In September 2021, Australia, the United Kingdom and the United States announced AUKUS – a new security partnership designed to promote “a free and open Indo-Pacific”. The first major AUKUS initiative involves the UK and US supporting Australia’s acquisition of nuclear-powered submarines, but without nuclear weapons. AUKUS also promises to deepen cooperation across a wide range of science and technology areas.
This initial announcement was intriguing as it was an agreement in principle to forge an agreement in reality. Thus the three countries entered an 18-month “consultation period” during which they gamed out the best way to produce these Australian submarines.
This consultation period has been spiced up by political changes in all three countries. Australia has seen a change of government, while the UK government has changed leaders, and in the US the Democrats have lost control of the House of Representatives, though not the Senate. Nevertheless, Australian Prime Minister Anthony Albanese, UK Prime Minister Rishi Sunak, and US President Joe Biden insist on their governments’ enduring and bipartisan commitment to AUKUS – even though there will be a multitude of political changes in all three countries over the life of AUKUS, including the spectre of a possible return of Donald Trump to the presidency in 2025.
Moving from words to action
The initial AUKUS agreement provoked much scepticism and debate in Australia regarding the many risks and challenges involved. If new submarines only appear in the late 2030s or 2040s, Australia could face a “capability gap”, as its existing, ageing “Collins-class” submarines are nearing retirement. Australia also faces other capability issues like the need to train personnel to build and operate submarines. For their part, both the UK and the US are under growing pressure to build more submarines for themselves to deal with the difficult global security environment, and China’s rapid military buildup.
On 13 March, the three countries announced a pathway to achieve this critical capability for Australia. Quite sensibly they have agreed to a “phased approach”. First, a number of steps will be undertaken with the US and UK to accelerate the development of the Australian naval personnel, workforce, infrastructure and regulatory system. Second, from as early as the 2030s, Australia will receive delivery of at least three US Virginia class nuclear-powered submarines, which should ensure that there is no capability gap.
Third, Australia and the UK will deliver SSN-AUKUS, a new conventionally-armed nuclear-powered submarine, based on a UK design, incorporating cutting edge Australian, UK and US technologies. The UK will deliver its own first SSN-AUKUS in the late 2030s, with the first SSN-AUKUS built in Australia delivered in the early 2040s. This delayed timing should enable Australia to develop the necessary capabilities to undertake the building.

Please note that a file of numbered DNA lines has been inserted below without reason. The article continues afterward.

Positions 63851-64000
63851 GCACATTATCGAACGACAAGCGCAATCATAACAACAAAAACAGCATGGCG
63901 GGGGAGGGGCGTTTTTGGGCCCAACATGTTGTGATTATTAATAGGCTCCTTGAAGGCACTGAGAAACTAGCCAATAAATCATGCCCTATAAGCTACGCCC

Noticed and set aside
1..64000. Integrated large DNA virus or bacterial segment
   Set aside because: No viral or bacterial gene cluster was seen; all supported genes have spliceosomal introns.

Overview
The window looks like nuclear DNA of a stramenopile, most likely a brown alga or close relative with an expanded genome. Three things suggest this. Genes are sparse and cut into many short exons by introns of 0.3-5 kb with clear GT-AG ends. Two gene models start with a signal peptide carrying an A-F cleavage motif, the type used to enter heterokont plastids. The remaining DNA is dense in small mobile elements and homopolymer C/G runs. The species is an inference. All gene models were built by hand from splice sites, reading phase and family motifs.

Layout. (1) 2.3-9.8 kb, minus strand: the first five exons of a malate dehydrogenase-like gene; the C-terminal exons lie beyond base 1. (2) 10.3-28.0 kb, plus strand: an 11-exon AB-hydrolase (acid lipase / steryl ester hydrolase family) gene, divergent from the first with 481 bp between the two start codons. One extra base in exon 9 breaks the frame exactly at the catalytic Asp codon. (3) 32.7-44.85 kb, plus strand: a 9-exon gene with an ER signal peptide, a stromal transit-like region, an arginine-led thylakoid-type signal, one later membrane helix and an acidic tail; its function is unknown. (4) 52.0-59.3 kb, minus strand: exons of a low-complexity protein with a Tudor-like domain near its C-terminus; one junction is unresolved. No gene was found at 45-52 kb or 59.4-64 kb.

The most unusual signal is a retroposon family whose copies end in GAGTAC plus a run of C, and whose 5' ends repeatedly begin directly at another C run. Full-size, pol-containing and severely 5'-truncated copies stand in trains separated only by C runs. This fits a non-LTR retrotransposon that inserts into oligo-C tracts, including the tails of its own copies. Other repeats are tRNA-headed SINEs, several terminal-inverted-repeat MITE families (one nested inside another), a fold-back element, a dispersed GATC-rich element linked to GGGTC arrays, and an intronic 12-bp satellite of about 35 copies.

AUKUS is all about China
In attempting to explain AUKUS, Australian Prime Minister Anthony Albanese said, “We are bound above all by our belief in a world where the sovereignty of every nation is respected and the inherent dignity of every individual is upheld…And where all countries are able to act in their sovereign interests free from coercion.” In other words, AUKUS is basically all about China, whose assertive international behaviour and rapid military buildup over the past decade have provoked this new partnership.
How has China reacted to the AUKUS submarine plans? China has announced that the AUKUS partners are traveling “further down the wrong and dangerous path for their own geopolitical self-interest”. China repeated its claims that AUKUS poses a “serious risk of nuclear proliferation and violating the object and purpose of the Treaty on the Non-Proliferation of Nuclear Weapons.”
The AUKUS announcement comes at a delicate time in Australia’s relations with China, as the current Australian government tries to stabilise and repair relations, following almost three years of severe trade sanctions. These sanctions were implemented following the previous Australian government’s call for an independent, international enquiry into the origins of COVID-19. But notwithstanding the economic cost of these sanctions, the Australian government has made clear that it will not compromise its values or sovereignty in order to see these sanctions lifted. In other words, China’s economic sanctions have not deterred Australia from pushing ahead with AUKUS.
AUKUS receives mixed reaction in Australia
According to Australian Prime Minister Anthony Albanese, “The AUKUS agreement … represents the biggest single investment in Australia’s defence capability in all of our history, strengthening Australia’s national security and stability in our region, building a future made in Australia with record investments in skills, jobs and infrastructure, and delivering a superior defence capability into the future”.